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How Ground Poles Promote “Positive Tension”

There are many advantages that gymnastic exercises with ground poles can offer. For many horses, it’s difficult to maintain an even tempo over a longer period of time. Working over poles is a way to both improve and check up on the horse’s rhythm. This work develops coordination, balance, and concentration for both horse and rider. At the same time, the rider develops a feel for the correct trot, active hindquarters, and lifted back. The rider learns to maintain a “positive tension” (also referred to as “tone” or “engagement”) in her body, even as she stays loose enough to follow the horse’s movement.

The hindquarters are active, as the horse must lift his hind legs significantly higher than usual in order to clear the poles, and the coordination of the dorsal and ventral muscle chains is thereby developed. This causes the horse to lift his back and engage the nuchal ligament of his neck.

A Short Explanation about Muscle Chains

Skeletal muscles function via muscle chains. These chains connect different regions of the body with one another and allow the horse to move. The dorsal and ventral muscle chains are the most well-known—they work antagonistically (against one another).

The Dorsal Muscle Chain

When describing the horse’s dorsal muscles, we are referring to those that run along his back. These begin with the muscles of the upper neck, followed by the ligament system of neck and back, and then the muscles of the back, loin, and croup. Other important muscles are the hamstrings, which are part of the dorsal chain.

A simple design—the dorsal muscle chain runs from the upper neck muscles, over the neck and back, all the way to the posterior thigh muscles.
Courtesy, Trafalgar Square Books

The Ventral Muscle Chain

This runs along the ventral (belly) side of the horse. This includes the lower muscles of the neck, the abdominals, the flexors of the transition between the thoracic spine and the lumbar spine, the flexors of the lumbo-sacral joint, and the front thigh muscle.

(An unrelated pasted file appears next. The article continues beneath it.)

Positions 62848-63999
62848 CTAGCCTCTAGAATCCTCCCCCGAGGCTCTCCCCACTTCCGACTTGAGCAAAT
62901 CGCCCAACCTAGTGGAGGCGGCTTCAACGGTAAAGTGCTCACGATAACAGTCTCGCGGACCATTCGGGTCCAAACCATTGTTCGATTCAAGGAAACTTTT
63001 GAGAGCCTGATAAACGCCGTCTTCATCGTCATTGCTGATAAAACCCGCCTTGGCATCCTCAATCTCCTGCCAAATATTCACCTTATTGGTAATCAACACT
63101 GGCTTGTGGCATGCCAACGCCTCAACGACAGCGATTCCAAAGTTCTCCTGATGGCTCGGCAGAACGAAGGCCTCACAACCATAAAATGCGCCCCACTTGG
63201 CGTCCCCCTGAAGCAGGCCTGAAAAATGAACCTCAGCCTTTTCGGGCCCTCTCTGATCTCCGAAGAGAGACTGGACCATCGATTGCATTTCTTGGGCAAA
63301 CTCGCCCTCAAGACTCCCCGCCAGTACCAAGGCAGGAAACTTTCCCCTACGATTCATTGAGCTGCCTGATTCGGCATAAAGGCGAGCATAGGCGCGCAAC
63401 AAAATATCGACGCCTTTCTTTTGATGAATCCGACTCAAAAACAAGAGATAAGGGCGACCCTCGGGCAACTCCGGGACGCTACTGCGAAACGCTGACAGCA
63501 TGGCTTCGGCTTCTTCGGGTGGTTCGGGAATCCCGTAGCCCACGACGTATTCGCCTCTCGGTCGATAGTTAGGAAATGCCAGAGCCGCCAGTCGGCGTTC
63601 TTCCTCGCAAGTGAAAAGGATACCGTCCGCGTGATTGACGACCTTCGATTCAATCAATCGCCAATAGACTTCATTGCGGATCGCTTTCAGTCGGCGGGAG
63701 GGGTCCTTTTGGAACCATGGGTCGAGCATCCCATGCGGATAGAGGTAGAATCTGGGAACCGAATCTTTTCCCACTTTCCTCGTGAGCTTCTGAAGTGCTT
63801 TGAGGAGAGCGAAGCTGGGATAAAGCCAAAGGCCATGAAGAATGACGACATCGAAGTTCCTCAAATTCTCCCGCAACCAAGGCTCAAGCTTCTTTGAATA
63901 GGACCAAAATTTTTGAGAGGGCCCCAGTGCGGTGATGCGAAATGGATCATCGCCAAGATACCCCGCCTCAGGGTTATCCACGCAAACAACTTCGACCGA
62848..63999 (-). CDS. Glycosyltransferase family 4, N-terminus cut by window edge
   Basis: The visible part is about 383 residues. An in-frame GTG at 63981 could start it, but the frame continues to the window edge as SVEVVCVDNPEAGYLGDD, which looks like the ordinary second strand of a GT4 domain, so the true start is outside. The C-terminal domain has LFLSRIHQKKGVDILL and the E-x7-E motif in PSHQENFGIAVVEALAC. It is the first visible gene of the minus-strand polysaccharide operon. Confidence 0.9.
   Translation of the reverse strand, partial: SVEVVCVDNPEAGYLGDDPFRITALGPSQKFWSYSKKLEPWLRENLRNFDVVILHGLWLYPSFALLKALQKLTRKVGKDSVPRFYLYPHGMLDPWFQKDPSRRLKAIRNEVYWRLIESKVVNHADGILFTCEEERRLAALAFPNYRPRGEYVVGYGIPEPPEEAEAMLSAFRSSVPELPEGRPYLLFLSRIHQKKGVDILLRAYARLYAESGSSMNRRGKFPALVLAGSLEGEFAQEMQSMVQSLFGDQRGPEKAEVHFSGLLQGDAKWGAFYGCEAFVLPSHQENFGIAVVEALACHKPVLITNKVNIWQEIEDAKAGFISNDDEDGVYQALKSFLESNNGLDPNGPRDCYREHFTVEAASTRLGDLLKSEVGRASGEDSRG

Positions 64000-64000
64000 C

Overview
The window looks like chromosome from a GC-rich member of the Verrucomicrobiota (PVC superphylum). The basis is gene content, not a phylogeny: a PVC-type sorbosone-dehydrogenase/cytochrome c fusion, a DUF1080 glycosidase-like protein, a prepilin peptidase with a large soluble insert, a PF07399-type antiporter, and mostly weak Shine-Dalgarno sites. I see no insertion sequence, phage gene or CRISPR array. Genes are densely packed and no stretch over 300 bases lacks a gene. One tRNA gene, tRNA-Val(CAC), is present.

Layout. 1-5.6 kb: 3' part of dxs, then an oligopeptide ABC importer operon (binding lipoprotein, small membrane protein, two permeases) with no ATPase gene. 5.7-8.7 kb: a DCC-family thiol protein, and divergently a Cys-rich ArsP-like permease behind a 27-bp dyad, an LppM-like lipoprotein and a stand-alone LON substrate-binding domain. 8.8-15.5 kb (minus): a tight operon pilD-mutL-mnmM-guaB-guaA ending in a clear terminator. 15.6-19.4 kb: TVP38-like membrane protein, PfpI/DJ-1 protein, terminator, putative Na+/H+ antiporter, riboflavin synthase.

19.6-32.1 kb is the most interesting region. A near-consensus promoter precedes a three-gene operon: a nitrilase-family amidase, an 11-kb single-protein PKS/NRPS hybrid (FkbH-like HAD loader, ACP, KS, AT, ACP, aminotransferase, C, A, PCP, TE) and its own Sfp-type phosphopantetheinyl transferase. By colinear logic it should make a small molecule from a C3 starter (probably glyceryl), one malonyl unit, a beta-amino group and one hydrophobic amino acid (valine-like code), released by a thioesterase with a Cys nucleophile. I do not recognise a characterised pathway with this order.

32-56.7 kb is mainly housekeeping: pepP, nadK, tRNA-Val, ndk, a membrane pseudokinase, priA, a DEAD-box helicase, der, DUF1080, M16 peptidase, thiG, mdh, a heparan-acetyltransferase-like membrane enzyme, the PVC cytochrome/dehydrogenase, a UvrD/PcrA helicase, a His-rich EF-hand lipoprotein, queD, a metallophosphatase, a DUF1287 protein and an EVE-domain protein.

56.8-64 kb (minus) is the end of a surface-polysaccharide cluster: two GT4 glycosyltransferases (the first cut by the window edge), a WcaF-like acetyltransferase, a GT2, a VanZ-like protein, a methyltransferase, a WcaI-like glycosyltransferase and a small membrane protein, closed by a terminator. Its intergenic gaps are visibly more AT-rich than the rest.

The ventral muscle chain of the neck works closely with the abdominal (belly) muscle chain; in this way, they both strengthen each other. The abdominal muscle chain is composed of multiple muscular layers, which cross over one another on multiple levels. These run from the breastbone over the ribs, all the way back to the pelvic and groin area.

The ventral muscle chain runs along the bottom of the neck, over the abdominals, and all the way to the frontal thigh muscles.
Courtesy, Trafalgar Square Books

Unless these muscle chains are all worked correctly, the horse doesn’t stand a chance of developing the carrying ability and “pushing power” he needs—this results in the false development of his muscles to compensate for their incorrect usage.

What does that mean, exactly? Instead of the correct muscle chains developing, individual muscles take over the work for those that are too weak, just to get through the daily movement required. This might originate with incorrect riding, or because of blockages and tension in the body. If these blockages and incorrect muscular development remain factors for too long, it will have a negative effect on tendons and ligaments, which can lead to inflammation and tears (the dreaded soft tissue injury).

Therefore, I urge you to pay careful attention to the correct muscular development of your horse. If you’re not sure that your horse is developing correctly, you can seek the advice of a veterinarian, physiotherapist, or qualified body worker.

And with the use of pole work, you can check in to make sure your horse is using the correct muscles and demonstrating correct movement patterns. To move correctly, the horse needs good coordination between his hindquarters and forehand.

First, Let’s Look at the Two Sources of Movement